In a return to reader-submitted entries for Mundane Mondays, we have the New York State Insurance Fund Building from 1955. And with its red and green entrance scheme, it is fitting that we choose this entry as our last for the year.
This large International Style office building is differentiated from other more banal designs by several decorative elements. One is the horizontal steel grills above the window bands. I’m not sure if these serve a purpose or are purely for design.
The second is obviously the eye-catching main entrance. This area incorporates a swooping canopy with metal lettering, two flagpoles, red granite columns, and a terrazzo floor with a circle abstract pattern. There is a figurative sculpture grouping by C. P. Jennewein to the left of the entrance doors.
In addition, an intriguing detail is the white figural grouping on the corner of the facade at Duane Street and Trimble Place by sculptor Oronzio Maldarelli. This placement on the edge of a secondary facade is puzzling. The rear of the building is red brick instead of white.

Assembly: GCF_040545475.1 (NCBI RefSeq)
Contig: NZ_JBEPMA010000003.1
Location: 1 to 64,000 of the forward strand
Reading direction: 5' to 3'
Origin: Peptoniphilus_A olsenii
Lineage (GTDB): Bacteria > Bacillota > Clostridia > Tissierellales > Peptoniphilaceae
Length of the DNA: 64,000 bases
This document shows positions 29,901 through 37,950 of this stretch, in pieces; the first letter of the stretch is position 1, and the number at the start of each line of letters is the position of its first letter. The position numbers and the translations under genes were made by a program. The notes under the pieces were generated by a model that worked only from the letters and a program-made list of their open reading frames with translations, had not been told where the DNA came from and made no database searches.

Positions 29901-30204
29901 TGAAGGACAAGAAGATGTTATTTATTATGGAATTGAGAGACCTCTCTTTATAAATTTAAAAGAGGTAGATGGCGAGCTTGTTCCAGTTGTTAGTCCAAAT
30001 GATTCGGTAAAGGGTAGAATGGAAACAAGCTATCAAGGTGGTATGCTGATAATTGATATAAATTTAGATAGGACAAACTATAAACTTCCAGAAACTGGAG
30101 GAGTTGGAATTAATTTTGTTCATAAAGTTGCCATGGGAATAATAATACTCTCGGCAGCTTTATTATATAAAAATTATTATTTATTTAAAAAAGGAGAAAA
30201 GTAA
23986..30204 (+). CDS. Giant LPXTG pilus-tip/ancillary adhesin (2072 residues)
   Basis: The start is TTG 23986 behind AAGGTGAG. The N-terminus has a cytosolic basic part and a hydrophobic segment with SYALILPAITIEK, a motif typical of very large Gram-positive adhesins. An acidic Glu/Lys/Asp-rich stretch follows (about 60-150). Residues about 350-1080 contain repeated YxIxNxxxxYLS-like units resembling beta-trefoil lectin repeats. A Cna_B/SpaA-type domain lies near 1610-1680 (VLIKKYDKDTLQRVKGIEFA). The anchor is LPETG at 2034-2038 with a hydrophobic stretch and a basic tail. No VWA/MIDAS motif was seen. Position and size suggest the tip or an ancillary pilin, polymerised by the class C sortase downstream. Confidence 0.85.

From reader David L., who submitted this building for inclusion: The architect was Lorimer Rich — who apparently got his start at the McKim Mead and White firm, and is best known for the neo-classical tomb of the unknown soldier in Arlington, which dates back to the Depression. Per Wikipedia, he further benefited from the New Deal federal building boom through engagements to build a number of post-offices during the 30s, which ranged from neo-colonial affairs to the really beautiful deco Madison Square post office and the more clearly modernist Forest Hills post office, which looks to have presaged the Insurance Fund building — including through the incorporation of sculpture into the facade.
Thanks to David L. for his information and thanks to all our readers this year. See you in 2014!